York column compounded Wash. Post reporters' misrepresentation of their own interview

››› ››› RYAN CHIACHIERE

An August 3 column in The Hill by Byron York cited a Washington Post article in which reporters Dan Balz and Chris Cillizza misrepresented their own interview with Rep. James Clyburn (D-SC) by claiming Clyburn told them that a "generally positive" report on the Iraq war from Gen. David Petraeus, commander of U.S. forces in Iraq, would be "a real big problem" for Democrats. York cited the article to support his contention that Democratic leaders in Congress are "invested in U.S. failure" in Iraq.

In fact, Clyburn was responding to a question about what Democrats would do if Petraeus recommended continuing the so-called "surge" of forces in Iraq. The question posed by Balz was, "What do Democrats do if General Petraeus comes in in September and says, 'This is working very, very well at this point; we would be foolish to back away from it'?" Clyburn responded: "Well, that would be a real big problem for us, no question about that, simply because of those 47 Blue Dogs. I think there would be enough support in that group to want to stay the course, and if the Republicans were to remain united, as they have been, then it would be a problem for us." He added, "None of us want to see a bad result in Iraq. If we are going to get in position to yield a good result, I think Democrats want to see that" -- a comment ignored by York's column as well as Cillizza and Balz's article.

From the July 30 "PostTalk" interview of Clyburn on washingtonpost.com, video of which is available at the website:

BALZ: I think there's been an assumption that when General Petraeus comes in in September with his report, that it would either be a kind of a mixed bag -- some progress, some problems -- or perhaps even a gloomier report, that this is not going well. There's now some signs -- we're hearing it that things -- that folks on the ground think that there are some signs of real progress.

What do Democrats do if General Petraeus comes in in September and says, "This is working very, very well at this point; we would be foolish to back away from it"?

CLYBURN: Well, that would be a real big problem for us, no question about that, simply because of those 47 Blue Dogs. I think there would be enough support in that group to want to stay the course, and if the Republicans were to remain united, as they have been, then it would be a problem for us.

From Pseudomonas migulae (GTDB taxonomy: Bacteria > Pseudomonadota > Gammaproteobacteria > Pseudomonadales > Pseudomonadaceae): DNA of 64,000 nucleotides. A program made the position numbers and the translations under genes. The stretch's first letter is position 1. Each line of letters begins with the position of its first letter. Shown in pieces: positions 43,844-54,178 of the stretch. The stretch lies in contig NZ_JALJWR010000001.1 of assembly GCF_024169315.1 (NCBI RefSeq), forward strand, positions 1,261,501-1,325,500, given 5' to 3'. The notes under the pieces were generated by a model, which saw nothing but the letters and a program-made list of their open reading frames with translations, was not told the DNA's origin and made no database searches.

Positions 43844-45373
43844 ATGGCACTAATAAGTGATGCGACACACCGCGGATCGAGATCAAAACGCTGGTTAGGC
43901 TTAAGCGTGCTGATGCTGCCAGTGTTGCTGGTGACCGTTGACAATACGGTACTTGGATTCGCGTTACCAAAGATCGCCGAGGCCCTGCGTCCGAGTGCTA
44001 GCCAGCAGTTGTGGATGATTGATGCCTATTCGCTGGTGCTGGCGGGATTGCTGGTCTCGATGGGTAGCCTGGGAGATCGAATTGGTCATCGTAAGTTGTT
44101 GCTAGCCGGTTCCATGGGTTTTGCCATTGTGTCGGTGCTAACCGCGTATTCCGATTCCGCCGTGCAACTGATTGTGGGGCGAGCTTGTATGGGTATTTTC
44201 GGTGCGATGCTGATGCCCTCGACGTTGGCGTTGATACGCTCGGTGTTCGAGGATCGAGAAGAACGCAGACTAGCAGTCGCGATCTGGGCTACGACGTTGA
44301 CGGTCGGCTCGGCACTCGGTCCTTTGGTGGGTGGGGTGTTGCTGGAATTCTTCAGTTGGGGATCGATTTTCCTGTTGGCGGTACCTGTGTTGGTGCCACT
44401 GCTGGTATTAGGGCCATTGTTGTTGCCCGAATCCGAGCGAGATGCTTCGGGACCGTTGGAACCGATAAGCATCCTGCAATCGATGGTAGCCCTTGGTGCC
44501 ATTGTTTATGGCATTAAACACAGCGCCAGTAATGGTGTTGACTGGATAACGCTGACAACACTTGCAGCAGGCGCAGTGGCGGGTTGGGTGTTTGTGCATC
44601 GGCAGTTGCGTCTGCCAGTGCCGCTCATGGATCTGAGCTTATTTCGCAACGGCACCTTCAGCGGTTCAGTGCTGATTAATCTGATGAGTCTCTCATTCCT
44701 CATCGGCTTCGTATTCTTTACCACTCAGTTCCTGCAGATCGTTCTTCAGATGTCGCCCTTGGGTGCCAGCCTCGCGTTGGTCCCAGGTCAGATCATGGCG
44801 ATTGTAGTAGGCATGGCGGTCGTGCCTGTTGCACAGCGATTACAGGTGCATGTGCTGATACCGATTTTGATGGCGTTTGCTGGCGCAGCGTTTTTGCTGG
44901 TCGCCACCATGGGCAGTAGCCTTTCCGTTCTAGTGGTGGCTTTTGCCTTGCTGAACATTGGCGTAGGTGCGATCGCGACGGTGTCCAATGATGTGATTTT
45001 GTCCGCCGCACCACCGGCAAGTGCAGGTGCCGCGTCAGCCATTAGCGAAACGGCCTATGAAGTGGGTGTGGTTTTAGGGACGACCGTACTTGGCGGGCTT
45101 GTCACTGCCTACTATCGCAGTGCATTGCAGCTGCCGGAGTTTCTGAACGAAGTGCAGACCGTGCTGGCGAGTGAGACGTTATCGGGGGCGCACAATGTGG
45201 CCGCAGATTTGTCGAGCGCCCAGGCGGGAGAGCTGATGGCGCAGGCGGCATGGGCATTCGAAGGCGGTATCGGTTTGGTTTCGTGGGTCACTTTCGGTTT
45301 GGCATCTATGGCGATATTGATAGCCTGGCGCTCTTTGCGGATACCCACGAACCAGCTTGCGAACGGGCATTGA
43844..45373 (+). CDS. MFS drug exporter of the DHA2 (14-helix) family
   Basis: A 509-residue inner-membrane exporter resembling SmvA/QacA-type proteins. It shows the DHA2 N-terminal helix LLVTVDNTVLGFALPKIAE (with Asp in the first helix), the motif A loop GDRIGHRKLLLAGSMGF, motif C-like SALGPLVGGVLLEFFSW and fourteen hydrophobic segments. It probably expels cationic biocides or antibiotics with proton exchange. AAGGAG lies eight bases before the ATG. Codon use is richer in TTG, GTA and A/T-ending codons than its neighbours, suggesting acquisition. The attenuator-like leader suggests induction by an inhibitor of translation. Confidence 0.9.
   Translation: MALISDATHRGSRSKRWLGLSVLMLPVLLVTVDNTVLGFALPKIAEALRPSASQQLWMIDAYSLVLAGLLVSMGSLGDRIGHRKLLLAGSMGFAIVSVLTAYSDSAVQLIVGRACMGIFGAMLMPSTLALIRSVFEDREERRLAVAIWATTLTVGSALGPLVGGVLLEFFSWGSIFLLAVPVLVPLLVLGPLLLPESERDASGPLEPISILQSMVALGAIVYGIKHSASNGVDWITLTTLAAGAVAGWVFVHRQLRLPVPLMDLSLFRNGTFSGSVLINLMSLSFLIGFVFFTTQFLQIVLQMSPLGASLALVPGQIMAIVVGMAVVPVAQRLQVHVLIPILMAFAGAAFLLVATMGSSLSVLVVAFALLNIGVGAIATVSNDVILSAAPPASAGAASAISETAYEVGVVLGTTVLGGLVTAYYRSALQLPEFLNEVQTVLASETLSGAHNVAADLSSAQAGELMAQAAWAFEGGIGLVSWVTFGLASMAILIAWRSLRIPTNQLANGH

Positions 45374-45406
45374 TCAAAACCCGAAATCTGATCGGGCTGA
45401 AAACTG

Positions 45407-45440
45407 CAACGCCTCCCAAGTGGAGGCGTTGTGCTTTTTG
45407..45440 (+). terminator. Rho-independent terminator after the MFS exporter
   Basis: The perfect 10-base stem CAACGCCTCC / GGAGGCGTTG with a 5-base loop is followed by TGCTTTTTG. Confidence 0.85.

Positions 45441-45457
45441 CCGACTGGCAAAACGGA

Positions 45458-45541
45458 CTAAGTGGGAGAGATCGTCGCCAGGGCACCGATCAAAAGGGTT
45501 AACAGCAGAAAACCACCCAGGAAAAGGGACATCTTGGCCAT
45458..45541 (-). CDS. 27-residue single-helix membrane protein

So I think we, by and large, would do wise -- be wise to wait on the report. None of us want to see a bad result in Iraq. If we are going to get in position to yield a good result, I think Democrats want to see that. We love this country. We're as patriotic as anybody else about this. And we have loved ones involved in this issue just like everybody else. I've got family and friends involved in Iraq and Afghanistan, and so I certainly want to see a good result. But I'm certainly not going to just roll over because the president said. It is only because we get good intelligence from those people like General Petraeus who can be trusted to give us good information.

The July 30 Post article on the interview -- written by the reporters who conducted it -- left out a key element of Balz's question to Clyburn in summarizing the above exchange:

Clyburn noted that Petraeus carries significant weight among the 47 members of the Blue Dog caucus in the House, a group of moderate to conservative Democrats. Without their support, he said, Democratic leaders would find it virtually impossible to pass legislation setting a timetable for withdrawal.

"I think there would be enough support in that group to want to stay the course and if the Republicans were to stay united as they have been, then it would be a problem for us," Clyburn said. "We, by and large, would be wise to wait on the report."

Many Democrats have anticipated that, at best, Petraeus and U.S. ambassador to Iraq Ryan Crocker would present a mixed analysis of the success of the current troop surge strategy, given continued violence in Baghdad. But of late there have been signs that the commander of U.S. forces might be preparing something more generally positive. Clyburn said that would be "a real big problem for us."

In removing Balz's actual question, the article suggested that Clyburn's comment was a response to the lead-up to Balz's question about the potential for a "more generally positive report" from Petraeus, rather than a response to the question itself.

York's column picked up on the Post's omission: